• Create a new ad each time, don’t simply tweak an existing ad. It’s easy to create a new ad through Facebook, using the “Create a similar ad” button, so you have no excuse for such corner-cutting.
  • Don’t just split test your ad, split test your landing page. That’s the purpose of using two unpublished posts. Run two ad campaigns with identical ads but different landing pages, so you can tweak the wording and format of the unpublished post.
  • Don’t cut off the ad too soon, but also don’t let it run too long. If your click rate drops too low, you’re wasting your ad budget on running the same ad to a saturated market. If you don’t run it long enough, however, you’ll find the comparison between A and B in your split testing is too close to call.

What to Test


There are a number of particular aspects of both your ad and your landing post that you can test. Consider:

  • Ad image. Your ad image is what draws the eye over to the ad in the first place. Which image is more compelling?
  • Landing post image. If you’re using an image post, you can tweak the image to better suit the expectations of your users.
  • Ad title. Use a typical brand mention ad title for your control ad, and experiment a little with your testing ad.
  • Ad details. Facebook limits what you can do with an ad, so you can’t go crazy with font colors and styles, but you can customize your ads to a certain degree.
  • Landing post details. The same goes here; you can’t really customize the font of the text on your landing post, but you can customize a few small details.
  • Ad copy. Is the text next to your ad compelling? Can you come up with something more interesting to draw in users?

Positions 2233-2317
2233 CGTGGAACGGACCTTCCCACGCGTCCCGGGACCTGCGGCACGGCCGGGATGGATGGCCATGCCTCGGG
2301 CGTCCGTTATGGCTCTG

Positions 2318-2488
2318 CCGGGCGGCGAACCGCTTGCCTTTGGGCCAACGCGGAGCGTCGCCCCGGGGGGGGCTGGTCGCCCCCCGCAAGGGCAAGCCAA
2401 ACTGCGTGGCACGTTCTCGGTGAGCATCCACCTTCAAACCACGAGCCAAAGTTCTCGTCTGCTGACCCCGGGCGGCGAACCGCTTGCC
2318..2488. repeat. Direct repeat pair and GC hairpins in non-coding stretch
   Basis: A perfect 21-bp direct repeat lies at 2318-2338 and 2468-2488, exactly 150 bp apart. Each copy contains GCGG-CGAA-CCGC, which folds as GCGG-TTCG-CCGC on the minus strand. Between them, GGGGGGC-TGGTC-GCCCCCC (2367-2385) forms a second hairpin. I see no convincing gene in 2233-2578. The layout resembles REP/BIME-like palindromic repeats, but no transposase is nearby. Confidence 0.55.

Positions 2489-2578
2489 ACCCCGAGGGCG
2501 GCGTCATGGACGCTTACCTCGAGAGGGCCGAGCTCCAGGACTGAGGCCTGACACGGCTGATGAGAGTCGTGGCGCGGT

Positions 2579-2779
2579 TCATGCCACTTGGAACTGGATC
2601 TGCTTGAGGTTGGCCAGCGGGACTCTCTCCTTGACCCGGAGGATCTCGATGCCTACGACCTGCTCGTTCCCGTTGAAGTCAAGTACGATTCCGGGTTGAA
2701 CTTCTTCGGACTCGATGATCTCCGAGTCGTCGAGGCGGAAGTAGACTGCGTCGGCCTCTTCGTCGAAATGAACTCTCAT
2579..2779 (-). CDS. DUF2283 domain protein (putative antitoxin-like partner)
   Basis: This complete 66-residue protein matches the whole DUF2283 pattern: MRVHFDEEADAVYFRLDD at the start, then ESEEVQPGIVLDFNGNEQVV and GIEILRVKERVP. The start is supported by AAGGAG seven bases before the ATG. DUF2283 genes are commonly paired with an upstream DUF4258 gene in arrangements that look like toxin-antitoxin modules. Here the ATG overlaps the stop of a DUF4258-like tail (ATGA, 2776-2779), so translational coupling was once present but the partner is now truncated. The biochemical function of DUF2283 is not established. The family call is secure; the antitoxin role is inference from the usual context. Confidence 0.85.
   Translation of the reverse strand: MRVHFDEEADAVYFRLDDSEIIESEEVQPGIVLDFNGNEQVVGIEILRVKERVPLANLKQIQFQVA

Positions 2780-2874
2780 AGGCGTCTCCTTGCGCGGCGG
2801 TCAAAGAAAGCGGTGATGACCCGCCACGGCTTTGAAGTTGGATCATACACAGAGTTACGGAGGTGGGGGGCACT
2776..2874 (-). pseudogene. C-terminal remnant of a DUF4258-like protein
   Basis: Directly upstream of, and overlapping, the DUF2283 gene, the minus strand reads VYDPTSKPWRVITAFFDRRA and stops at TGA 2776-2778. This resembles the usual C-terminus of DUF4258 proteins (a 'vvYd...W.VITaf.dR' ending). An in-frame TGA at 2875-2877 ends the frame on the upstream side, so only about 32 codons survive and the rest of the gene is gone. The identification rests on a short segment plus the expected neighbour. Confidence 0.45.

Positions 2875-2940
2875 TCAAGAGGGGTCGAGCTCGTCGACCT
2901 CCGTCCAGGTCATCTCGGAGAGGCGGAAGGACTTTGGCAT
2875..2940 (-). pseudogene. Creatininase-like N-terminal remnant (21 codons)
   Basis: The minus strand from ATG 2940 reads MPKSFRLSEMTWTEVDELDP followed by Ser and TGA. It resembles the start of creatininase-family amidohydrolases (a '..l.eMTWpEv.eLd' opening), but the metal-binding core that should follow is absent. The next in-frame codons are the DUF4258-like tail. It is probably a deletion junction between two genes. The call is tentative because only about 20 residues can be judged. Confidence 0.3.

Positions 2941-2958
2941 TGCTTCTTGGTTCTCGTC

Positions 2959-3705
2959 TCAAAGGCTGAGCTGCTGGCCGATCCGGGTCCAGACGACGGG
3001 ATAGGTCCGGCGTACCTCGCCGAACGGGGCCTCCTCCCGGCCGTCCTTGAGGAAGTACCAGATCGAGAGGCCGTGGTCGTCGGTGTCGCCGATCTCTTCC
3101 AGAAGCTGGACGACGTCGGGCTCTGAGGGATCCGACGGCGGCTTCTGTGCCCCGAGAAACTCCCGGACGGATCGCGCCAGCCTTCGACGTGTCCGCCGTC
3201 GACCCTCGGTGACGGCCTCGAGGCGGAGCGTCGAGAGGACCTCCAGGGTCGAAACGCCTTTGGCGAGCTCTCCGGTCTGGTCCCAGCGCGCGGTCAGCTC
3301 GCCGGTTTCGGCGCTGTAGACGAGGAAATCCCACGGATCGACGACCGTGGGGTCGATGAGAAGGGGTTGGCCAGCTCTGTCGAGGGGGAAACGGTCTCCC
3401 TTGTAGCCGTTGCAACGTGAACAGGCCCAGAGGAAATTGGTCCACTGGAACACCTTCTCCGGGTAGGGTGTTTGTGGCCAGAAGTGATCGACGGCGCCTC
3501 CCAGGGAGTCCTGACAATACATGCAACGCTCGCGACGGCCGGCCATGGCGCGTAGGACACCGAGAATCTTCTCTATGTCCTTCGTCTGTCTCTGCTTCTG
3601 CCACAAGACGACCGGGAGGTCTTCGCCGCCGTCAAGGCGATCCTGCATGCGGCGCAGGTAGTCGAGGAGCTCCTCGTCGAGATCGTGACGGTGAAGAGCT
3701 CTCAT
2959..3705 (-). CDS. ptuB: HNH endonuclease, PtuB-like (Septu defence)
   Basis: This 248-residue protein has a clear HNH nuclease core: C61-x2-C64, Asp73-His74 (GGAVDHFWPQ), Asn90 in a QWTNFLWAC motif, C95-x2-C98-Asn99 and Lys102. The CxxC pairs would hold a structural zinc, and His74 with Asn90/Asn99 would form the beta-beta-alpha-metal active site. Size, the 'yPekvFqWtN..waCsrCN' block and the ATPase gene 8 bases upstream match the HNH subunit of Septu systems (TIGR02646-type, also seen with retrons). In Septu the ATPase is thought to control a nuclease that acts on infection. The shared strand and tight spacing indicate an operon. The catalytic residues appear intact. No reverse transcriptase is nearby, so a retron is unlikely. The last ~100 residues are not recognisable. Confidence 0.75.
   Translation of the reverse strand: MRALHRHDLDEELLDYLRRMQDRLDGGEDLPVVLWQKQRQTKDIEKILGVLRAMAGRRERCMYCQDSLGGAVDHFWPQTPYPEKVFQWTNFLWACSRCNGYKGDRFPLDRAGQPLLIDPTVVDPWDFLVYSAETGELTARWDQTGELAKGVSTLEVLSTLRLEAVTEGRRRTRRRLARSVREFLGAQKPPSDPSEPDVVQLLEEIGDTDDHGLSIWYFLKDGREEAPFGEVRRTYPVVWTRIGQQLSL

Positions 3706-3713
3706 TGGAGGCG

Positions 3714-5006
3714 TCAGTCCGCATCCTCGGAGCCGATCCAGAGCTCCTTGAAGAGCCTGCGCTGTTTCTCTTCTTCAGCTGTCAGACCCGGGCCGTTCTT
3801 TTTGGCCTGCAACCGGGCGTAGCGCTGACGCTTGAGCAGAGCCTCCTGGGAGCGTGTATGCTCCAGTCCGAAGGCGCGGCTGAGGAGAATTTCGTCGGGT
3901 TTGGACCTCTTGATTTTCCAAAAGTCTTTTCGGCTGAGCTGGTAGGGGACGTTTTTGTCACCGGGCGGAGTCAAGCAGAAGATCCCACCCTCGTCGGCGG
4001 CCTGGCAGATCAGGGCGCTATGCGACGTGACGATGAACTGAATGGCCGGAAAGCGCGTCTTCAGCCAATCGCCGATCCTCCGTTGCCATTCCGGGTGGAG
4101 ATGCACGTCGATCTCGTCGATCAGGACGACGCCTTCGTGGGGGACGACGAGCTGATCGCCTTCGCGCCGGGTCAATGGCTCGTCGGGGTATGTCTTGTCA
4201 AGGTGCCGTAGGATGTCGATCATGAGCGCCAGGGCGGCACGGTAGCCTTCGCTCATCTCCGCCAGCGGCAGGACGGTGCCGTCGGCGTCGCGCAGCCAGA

• Landing post copy. The text on your landing post is arguably the most important part of split testing. There’s so much room for tweaking that you can spend your entire time split testing just this aspect of your campaign alone. Of course, you need to bear in mind the 80/20 rule; 80 percent of your effects come from 20 percent of your work. Spending more time on your copy will gradually show diminishing returns. You may have something much better to spend your efforts on.
  • Ad targeting. Using the Facebook Audience Network, you can control the audience segments targeted by your ads. Is one particular audience more responsive than another?

With every phase of your testing, you need to be monitoring incoming clicks, likes and conversions. Monitor the stats for the control ad and for the experimental ad. Be aware that you will need to change both frequently; use tried and tested ads for controls, but be aware that saturating the market with too much exposure to one ad will minimize its effects, skewing the results in the favor of the experimental ad. There’s a balance you must strike in experimenting with advertising, and it will be a quick turnover.

Split testing is one incredibly powerful tool you can use for Facebook. Plus, you’re always running ads. It’s not as though your control ad isn’t a functional ad itself; they both bring in new users. All your testing is just to determine which is better at the job, but they both work for you while you test. It’s truly a win/win scenario.